The Cubs’ “D-Peat” (VIDEOS)

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For all the good things Chicago Cubs manager Joe Maddon has brought to the North Side, you have to wonder about his spelling ability sometimes:

“Talking about D-peat, I like the way we’re catching the ball,” Maddon said of what he has seen in camp, especially when he discounts outfield play because of the often tough conditions in Arizona. “I think we’ve been looking really good on the dirt. That’s what I want us to really focus on, the defense, and I think it’s been outstanding.”

Most of you know that Maddon is referring to a defense of the World Series title, which is contingent on a repeat performance of the Cubs’ historically elite defense behind a superb rotation.  We’ve talked up the Cubs’ philosophy of putting good defenders behind the right types of pitchers since Theo Epstein took over baseball operations, and it seems that the philosophy has worked very well in practice given the run prevention over the past season.  A few hiccups aside (it’s still early on in the season and guys are still trying to get into a groove), the defense has kept the Cubs competitive in both games so far as the offense is still working to get the big hit out of the gate.

Wednesday’s rainout means we have to wait another day to see whether the Cubs can grab the early division lead, but we can take a look at three very strong (and one would argue, spectacular) plays from Tuesday that directly changed the outcome of the game.  As MLB and Statcast get to be more commonplace, sometimes the fun gets sucked out of the play that we think looked great through our lying eyes, but the point is that the out was converted and we can move on after cheering despite the numbers.

In the middle of the game, Jason Heyward robbed Matt Carpenter of a hit:

This batted ball had extra bases written all over it if Heyward had faltered or misjudged the ball. As you can tell from the trajectory, it was ticketed for the gap, but Heyward ran pretty much full speed to get to the spot and then had to make a well-timed leap to snag the ball before it landed. If Heyward didn’t get it on the leap, Carpenter had an easy double and possibly a triple once the ball bounced to the wall.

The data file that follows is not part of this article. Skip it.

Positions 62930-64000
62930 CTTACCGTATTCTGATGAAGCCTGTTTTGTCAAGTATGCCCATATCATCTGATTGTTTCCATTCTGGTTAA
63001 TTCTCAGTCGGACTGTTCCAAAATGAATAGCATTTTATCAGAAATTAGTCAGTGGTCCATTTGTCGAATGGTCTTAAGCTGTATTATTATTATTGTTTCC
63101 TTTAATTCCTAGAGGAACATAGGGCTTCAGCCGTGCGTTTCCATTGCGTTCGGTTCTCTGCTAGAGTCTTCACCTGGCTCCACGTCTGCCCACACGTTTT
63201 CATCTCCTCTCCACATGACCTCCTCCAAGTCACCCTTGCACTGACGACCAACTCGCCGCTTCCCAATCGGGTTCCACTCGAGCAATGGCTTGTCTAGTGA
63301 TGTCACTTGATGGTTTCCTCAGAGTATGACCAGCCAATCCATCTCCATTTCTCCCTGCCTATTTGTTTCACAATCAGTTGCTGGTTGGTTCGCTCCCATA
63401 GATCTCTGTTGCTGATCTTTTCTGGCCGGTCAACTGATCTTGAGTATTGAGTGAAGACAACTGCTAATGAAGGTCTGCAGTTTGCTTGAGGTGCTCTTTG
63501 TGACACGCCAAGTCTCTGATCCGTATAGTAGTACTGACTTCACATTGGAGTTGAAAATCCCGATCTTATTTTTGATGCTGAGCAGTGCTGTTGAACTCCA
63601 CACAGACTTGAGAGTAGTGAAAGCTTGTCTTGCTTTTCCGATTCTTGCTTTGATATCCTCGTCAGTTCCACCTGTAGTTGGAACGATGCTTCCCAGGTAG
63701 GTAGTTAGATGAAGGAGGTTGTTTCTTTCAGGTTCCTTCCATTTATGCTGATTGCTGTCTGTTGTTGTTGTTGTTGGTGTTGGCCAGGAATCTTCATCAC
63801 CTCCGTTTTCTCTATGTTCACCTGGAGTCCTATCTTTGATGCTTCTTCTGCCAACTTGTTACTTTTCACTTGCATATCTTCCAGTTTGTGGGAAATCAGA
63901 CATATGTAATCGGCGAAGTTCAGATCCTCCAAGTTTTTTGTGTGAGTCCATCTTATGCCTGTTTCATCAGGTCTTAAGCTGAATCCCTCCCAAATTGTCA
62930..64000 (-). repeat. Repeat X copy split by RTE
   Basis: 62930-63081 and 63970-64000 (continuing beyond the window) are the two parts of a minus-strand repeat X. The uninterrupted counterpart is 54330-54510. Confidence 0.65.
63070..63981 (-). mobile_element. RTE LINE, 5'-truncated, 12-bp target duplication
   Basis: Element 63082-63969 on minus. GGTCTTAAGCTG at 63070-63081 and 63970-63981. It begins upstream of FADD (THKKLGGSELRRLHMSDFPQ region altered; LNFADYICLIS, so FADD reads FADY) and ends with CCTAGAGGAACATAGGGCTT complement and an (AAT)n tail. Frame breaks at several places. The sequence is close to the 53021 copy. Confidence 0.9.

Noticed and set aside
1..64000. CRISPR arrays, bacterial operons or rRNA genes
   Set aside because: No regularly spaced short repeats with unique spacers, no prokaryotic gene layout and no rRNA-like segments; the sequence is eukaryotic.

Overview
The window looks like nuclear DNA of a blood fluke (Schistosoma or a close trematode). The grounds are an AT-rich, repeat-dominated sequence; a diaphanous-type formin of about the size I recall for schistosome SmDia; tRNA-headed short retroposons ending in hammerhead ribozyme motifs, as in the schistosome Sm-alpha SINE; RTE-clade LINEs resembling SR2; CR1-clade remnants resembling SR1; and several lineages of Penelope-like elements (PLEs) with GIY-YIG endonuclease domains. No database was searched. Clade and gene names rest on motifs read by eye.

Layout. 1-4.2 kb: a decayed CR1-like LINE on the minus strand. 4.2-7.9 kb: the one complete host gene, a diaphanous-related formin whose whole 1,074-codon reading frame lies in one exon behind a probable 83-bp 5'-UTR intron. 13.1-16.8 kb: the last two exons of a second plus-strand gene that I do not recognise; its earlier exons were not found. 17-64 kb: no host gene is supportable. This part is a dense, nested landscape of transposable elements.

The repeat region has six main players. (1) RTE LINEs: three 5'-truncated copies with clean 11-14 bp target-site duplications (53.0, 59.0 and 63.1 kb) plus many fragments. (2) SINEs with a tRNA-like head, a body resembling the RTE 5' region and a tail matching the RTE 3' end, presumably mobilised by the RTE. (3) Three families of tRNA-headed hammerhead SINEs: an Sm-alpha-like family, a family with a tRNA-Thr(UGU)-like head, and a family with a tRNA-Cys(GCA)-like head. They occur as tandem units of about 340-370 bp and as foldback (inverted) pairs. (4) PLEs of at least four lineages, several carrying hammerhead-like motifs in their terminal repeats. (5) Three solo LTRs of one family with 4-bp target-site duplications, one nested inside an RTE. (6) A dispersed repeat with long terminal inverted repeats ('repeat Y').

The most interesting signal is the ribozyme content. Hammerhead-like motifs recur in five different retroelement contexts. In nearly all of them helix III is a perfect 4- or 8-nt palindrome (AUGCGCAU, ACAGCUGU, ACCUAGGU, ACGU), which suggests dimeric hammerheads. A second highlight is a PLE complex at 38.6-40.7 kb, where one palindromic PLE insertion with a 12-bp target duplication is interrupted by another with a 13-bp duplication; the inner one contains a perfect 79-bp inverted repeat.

A couple innings later, Albert Almora Jr. made quite possibly the play of the game (to that point):

It’s difficult to know whether the ball would have cleared the wall, but it almost certainly would have bounced off the top of the wall, and then it’s anyone’s guess as to whether it would bounce over or back into the field. Almora tracked it all the way, camped underneath, and then leaped at the right time to preserve the Cubs lead, or at the minimum, keep the game-tying run from getting into scoring position.

Finally, Javier Baez, after being charged with a couple errors that were dubious given the extreme difficulty and non-routine context of the play, secured the final out on another close play that might have gone either way:

I’ll be honest with you; I can’t tell if it’s safe or out. I’m glad they called Kolten Wong out, and confirmed the call after the challenge, but the ball was hit so sharply that it might as well have been a hit. It could have been runners at the corners with two down, or could have resulted in the tying run had there been a misplay at any point. Fortunately, Wong hit it right to Javy, and Javy being Javy showed supreme range to even get to the ball, and great arm to secure the out before (maybe?) Wong crossed the bag.

We’ve talked about how we expect the Cubs to repeat as division champions, and if they ultimately do pop the champagne sometime in September, it will have been due in large part to their defense yet again.


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About Rice Cube

Rice Cube is the executive vice president of snark at World Series Dreaming. He loves all things Cubs, with notable exceptions (specifically, the part of Cubs fandom that pisses him off). Follow on Twitter at cubicsnarkonia

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